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Swiss celebrate country’s anniversary under cloud of criticism

August 1, 1997

GENEVA (AP) _ Swiss celebrated their country’s birthday Friday with traditional yodelers, bonfires and fireworks but looming international criticism over Switzerland’s wartime past clouded the festive air.

The neutral nation, an enemy toward none, has been short on friends as it battles accusations over its dealings with Nazi Germany: Charges that its strict banking secrecy laws hid Nazi-looted gold and kept the heirs of Holocaust victims from finding assets have prompted national soul-searching on what it means to be Swiss.

``The red passport with the Swiss cross has lost much of its gloss,″ said Sigi Feigel, a respected Swiss Jewish leader. ``Our non-Jewish compatriots are discovering for the first time what it means to be singled out as a people.″

On the 149th anniversary of Swiss confederation, Friday’s rainfall matched the meditative mood at many First of August celebrations.

``I’m celebrating because it’s a day off _ but not because I’m patriotic,″ Marianne Kirchhofer, a 44-year-old mother of two from Basel, said as she prepared for festivities at home after the local bonfire was rained out.

``The debate about the Nazi links hasn’t affected our celebrations today one bit _ although it’s always in the background.″

A singer in a yodeling group defended his country.

``We Swiss aren’t as bad as they make out,″ he said, wearing a traditional embroidered jacket during an interview on Swiss television.

``We hear nothing but criticism and it makes me sad,″ his female companion added. Neither was identified.

The days when the Swiss could look down from their Alpine heights at the turmoils of the rest of the world are gone. Now, they sometimes can’t seem to get anything right.

Swiss banks last month dropped their curtain of secrecy to publish the names of nearly 2,000 dormant World War II-era accounts, only to have the effort backfire. Jewish groups protested that too few Jews were on the list, and were appalled to see the names of apparent Nazis among the depositors.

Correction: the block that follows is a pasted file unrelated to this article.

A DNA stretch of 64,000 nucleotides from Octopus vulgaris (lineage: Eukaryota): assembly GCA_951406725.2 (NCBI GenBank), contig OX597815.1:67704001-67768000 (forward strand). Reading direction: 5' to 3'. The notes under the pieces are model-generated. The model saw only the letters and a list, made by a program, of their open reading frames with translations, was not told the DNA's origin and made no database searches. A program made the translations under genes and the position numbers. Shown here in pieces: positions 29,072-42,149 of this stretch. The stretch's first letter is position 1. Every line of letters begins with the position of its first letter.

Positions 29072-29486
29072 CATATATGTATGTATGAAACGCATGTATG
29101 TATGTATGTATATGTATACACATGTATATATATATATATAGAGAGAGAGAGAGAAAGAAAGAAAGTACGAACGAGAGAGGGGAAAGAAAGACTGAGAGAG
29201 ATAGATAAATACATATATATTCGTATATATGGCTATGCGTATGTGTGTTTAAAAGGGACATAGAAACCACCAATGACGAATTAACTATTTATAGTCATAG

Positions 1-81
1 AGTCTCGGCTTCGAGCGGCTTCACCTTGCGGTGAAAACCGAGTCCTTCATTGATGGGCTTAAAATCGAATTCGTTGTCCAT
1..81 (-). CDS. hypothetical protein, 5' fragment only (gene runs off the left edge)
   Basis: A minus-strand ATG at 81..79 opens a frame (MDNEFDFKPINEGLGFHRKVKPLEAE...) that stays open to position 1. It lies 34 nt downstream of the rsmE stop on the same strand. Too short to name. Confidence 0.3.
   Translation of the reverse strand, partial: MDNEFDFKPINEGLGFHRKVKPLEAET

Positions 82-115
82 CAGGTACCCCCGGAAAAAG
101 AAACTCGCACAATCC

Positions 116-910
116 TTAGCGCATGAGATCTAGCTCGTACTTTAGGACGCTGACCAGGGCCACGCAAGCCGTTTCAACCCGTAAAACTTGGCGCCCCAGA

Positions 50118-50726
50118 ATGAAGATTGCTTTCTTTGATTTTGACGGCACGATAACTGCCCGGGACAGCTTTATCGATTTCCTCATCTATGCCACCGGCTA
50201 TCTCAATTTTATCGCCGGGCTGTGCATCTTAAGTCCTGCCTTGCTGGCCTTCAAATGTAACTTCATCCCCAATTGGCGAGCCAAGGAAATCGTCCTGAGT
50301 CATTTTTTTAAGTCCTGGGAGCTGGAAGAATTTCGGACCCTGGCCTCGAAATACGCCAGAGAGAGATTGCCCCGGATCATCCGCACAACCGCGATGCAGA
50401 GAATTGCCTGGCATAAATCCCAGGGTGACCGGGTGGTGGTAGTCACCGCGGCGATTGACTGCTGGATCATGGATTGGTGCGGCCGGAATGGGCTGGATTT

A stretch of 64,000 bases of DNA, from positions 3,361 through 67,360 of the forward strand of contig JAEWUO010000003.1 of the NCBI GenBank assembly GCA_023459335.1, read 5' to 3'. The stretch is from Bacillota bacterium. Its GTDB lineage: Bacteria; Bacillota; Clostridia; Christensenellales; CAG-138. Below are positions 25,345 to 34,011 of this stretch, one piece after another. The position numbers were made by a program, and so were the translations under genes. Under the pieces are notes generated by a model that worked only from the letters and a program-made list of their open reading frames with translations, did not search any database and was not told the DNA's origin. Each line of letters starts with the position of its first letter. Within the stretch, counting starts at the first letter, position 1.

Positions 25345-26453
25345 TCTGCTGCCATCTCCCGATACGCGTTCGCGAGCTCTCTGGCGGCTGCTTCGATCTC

Others noted that with such files in their possession, the bankers should have been able to find the depositors’ heirs with ease a long time ago.

Switzerland found itself in the embarrassing company of dictatorships on Wednesday when President Clinton granted sanctuary to a fired Swiss bank guard, who fled what he said was persecution and death threats after he rescued Holocaust-era documents from a paper shredder.

And a New York judge is considering allowing Holocaust survivors to file a $20 billion class-action lawsuit against Swiss banks.

Hanns Meier, 69, from central Switzerland, said it has been a painful experience.

``I’m from the wartime generation,″ he said. ``I’m proud of being Swiss. The criticism hurts me to the heart because of my parents.″

Nazi hunter Simon Wiesenthal provided some cause for cheer Friday when he urged Jews to moderate their criticism.

``Only if we (Jews) handle the matter with fairness, we can expect fairness,″ Wiesenthal told The Associated Press. ``The whole of Switzerland, all Swiss, must not be held responsible.″

On Friday, a small group of neo-Nazi skinheads tried to crash the holiday celebration at Ruetli meadow, near Lucerne in the heart of Switzerland. They gave a Nazi-style salute and were temporarily detained by police.

In Bern, lawmaker Francois Loeb set free 1,997 balloons from the national Parliament and called for more unity and compassion in society.

Swiss President Arnold Koller used his First of August speech to appeal to the Swiss people to pull together ``with confidence, solidarity and with an open mind.″

``Then little Switzerland will have a great future as well as a great past,″ he said in a television address.

Even so, Switzerland is in its seventh year of recession with no end in sight. Talks on improving access to European Union markets are in crisis.

The strength of the dollar and British pound against the Swiss franc has helped exports and boosted the beleaguered tourist industry. But wet weather has dashed hopes of a bumper summer for hotels.

Many commentators say the Swiss are to blame for their isolation. By staying out of the United Nations and European Union, as part of their tradition of neutrality, they didn’t manage to win friends in the right places.

``Switzerland is unknown to the rest of the world,″ wrote Frank Meyer, a columnist in the weekly SonntagsBlick. ``Only the myth of Switzerland is known _ the Matterhorn mountain, chocolate, watches and banking secrecy.″

``For decades we used this myth to promote ourselves. And now it’s turned against us.″

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